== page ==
Last updated on September 23, 2022
Are you concerned that your Australian Shepherd will despise its crate? This is a common reaction among pet owners when they first begin the process. However, the Aussie is an intelligent dog. Thus, it shouldn’t be hard to crate train it.
Many dogs grow to appreciate having their own space in your home where they can relax. It does take patience, and you should proceed slowly through crate training steps to ensure that your puppy or older dog has a positive training experience.
How To Crate Train an Australian Shepherd
Everything you need to know on how to crate train an Australian Shepherd is summarized in this six-step program:
1. Choosing the correct crate size
The first key to success is purchasing a crate that will be the appropriate size for your Australian Shepherd. The crate should be large enough for your Aussie to stand up and turn around in.
If the crate is too big, it will give your Aussie to litter in the far corner of the space, without having to deal with the mess. However, when getting an Australian Shepherd puppy, purchase a crate that will be the right size for their full adult size.
2. Introducing the crate to your Aussie
Slowly introduce your Australian Shepherd to the crate. This is a key step to the crate training of your dog. Doing this quickly will seem forced and might ruin the entire crate experience for your Aussie.
Place the crate in a room where you spend a lot of time. This will give some time to your dog to get used to the idea of seeing it there. The Aussie is a curious breed, and a wonderful family dog.
It may even begin to investigate the crate on its own. If it doesn’t, you can take a more gradual approach to introducing the crate.
Walk over to the crate and speak in happy tones to your puppy. Drop a couple of yummy treats at the door of the crate. You need to get your dog interested in walking to the crate with you.
Once you got the Aussie’s attention, you can move the treats just inside the door of the crate. By this, your dog will have to put its head inside the crate to retreat the treats. Eventually, you will progress to tossing treats in the back of the crate.
3. Make the crate a comfortable spot
Try placing their favorite toy in the crate if your dog is not food motivated. A blanket that smells like your puppy will also do the trick. Make the crate comfortable for your Australian Shepherd.
You have to make sure your dog will feel good in the crate. You can add a towel or a dog bed to the crate. However, you should avoid doing this if your dog is likely to tear it apart or do its physiological needs on it.
Don’t worry if you don’t put a dog bed immediately. This is something you can do later when the dog is used to the crate.
4. Crate train your Aussie
Now you can officially start to crate train your Aussie. Call the dog to the crate, issue your command and encourage the dog to enter the crate. If necessary, use your hands to assist your dog.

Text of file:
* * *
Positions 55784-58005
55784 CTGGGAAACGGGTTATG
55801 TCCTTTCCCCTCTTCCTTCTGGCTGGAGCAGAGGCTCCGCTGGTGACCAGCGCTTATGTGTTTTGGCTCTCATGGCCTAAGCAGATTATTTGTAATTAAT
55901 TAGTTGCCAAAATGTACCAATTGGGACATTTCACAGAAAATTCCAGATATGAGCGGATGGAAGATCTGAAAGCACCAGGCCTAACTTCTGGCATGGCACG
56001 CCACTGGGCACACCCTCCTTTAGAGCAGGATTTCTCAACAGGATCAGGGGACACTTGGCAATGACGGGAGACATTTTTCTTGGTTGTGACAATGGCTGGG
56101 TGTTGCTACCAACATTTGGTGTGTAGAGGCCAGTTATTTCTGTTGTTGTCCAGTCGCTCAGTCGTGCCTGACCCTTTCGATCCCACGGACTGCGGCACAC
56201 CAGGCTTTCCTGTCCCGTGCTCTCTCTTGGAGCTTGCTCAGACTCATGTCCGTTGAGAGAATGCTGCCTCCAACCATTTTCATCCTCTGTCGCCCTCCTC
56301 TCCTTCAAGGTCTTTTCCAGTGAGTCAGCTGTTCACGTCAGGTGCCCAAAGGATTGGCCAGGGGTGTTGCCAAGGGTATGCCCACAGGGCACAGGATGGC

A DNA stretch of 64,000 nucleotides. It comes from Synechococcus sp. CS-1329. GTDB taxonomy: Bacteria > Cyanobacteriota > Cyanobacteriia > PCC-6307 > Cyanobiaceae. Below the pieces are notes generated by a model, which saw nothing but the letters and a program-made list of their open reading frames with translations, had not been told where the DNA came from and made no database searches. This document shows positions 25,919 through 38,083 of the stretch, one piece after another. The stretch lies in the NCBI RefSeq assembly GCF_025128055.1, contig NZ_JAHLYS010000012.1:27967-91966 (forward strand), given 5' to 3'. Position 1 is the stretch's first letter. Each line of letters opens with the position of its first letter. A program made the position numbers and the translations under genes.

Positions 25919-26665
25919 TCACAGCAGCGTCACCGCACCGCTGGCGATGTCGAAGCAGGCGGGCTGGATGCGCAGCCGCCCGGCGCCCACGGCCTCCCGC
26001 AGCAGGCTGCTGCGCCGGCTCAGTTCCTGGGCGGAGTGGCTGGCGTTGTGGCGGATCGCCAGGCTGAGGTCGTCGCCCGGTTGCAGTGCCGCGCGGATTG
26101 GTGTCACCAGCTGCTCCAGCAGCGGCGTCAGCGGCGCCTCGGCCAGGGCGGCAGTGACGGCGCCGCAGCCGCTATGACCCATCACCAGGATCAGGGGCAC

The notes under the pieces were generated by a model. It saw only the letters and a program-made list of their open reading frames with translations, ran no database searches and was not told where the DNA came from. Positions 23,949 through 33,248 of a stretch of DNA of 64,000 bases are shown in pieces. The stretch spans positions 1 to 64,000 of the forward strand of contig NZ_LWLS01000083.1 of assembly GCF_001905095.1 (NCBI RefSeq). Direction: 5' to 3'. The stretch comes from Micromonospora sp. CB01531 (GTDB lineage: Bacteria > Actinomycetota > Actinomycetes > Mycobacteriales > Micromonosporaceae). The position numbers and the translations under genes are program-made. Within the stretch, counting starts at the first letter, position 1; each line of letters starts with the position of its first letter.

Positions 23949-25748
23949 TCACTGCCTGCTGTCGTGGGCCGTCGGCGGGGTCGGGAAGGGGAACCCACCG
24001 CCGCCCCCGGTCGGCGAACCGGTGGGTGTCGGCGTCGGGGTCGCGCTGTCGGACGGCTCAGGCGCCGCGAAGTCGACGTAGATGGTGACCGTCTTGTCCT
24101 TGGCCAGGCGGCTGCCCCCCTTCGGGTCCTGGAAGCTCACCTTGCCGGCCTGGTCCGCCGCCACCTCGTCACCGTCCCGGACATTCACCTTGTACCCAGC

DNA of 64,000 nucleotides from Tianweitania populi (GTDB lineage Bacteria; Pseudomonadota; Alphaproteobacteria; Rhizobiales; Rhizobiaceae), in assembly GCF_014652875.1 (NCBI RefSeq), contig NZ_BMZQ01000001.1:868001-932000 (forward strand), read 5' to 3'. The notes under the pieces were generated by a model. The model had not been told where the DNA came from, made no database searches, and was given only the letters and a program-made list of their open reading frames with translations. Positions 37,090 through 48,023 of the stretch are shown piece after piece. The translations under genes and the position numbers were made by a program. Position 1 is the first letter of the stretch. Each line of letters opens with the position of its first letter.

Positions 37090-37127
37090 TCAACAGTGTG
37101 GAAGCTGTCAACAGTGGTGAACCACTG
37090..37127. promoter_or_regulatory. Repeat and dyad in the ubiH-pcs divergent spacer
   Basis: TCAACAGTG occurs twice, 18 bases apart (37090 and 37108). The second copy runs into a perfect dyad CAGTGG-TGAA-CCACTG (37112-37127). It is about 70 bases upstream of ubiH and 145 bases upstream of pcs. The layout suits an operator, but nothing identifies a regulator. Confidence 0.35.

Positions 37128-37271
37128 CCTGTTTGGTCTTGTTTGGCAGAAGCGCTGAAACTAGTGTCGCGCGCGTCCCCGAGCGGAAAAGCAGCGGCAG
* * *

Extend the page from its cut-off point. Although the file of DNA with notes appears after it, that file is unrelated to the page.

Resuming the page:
Never force it to enter the crate. If needed, use food to lure the dog inside the crate. Once they enter the crate, give them the food reward and gently shut the door.
Stay where your Australian Shepherd can see you from inside the crate. Sit quietly next to them for some 10 minutes. You can now let the dog out.
After you practice this a few times, you can start leaving the room. Keep these practices short and practice them several times a day. Work your way up to longer increments in the crate, until you can leave them there comfortably for at least 30 minutes. Once your pup is comfortable doing this, you can increase their time in the crate.
Do this while you are at home. When you see that staying in the crate is not an issue for your dog, you can now leave the house.
5. Positive Association and crate training
Since your Aussie will be spending lots of time in the crate, this is a good time to start associating positive things with their crate. Instead of giving your Aussie a treat after entering the crate, slip them their favorite toy. This will take your dog’s mind off of being in the crate.
Instead, it will give your pup something to look forward to. Remember, your Aussie is still not used to being in the crate all day. You need to relieve your dog every couple of hours with exercise and bathroom breaks.
If you are crate training a puppy, bear in mind they cannot hold their bladder for more than 3 to 4 hours. Frequent bathroom breaks will contribute to the success of the training.
6. Sleeping in the crate
If you’re planning for your Aussie to sleep in the crate, it is now time to tackle this. Keep the crate close to you during sleeping hours. Ideally, place it in the bedroom with you.
This will allow you to hear if your Aussie needs a bathroom break. Placing the crate in the bedroom for adult dogs that are being crate trained is also a good idea. By this, the dog will not feel isolated or anxious while it sleeps.
Always use the same command to ask your Aussie to enter the crate. Follow the command with a treat, as usual. Your dog may eventually whine in the middle of the night.
This can be quite annoying, but do your best to ignore it. If your Australian Shepherd has already been to the bathroom, it is most likely crying for attention. Do not reward their whining with any kind of attention, positive or negative.
Some Aussies love their crates and training will only take a couple of days. However, if your pup is more resistant, it may be a matter of weeks before it gets accustomed to the crate.
At the end of the day, crate training your Australian Shepherd is an important component of being a pet owner. It ensures that your dog stays out of trouble while you’re away.
Make sure you give your pup enough time to get used to the new routine. The super-intelligent Aussie will reward your patience for sure.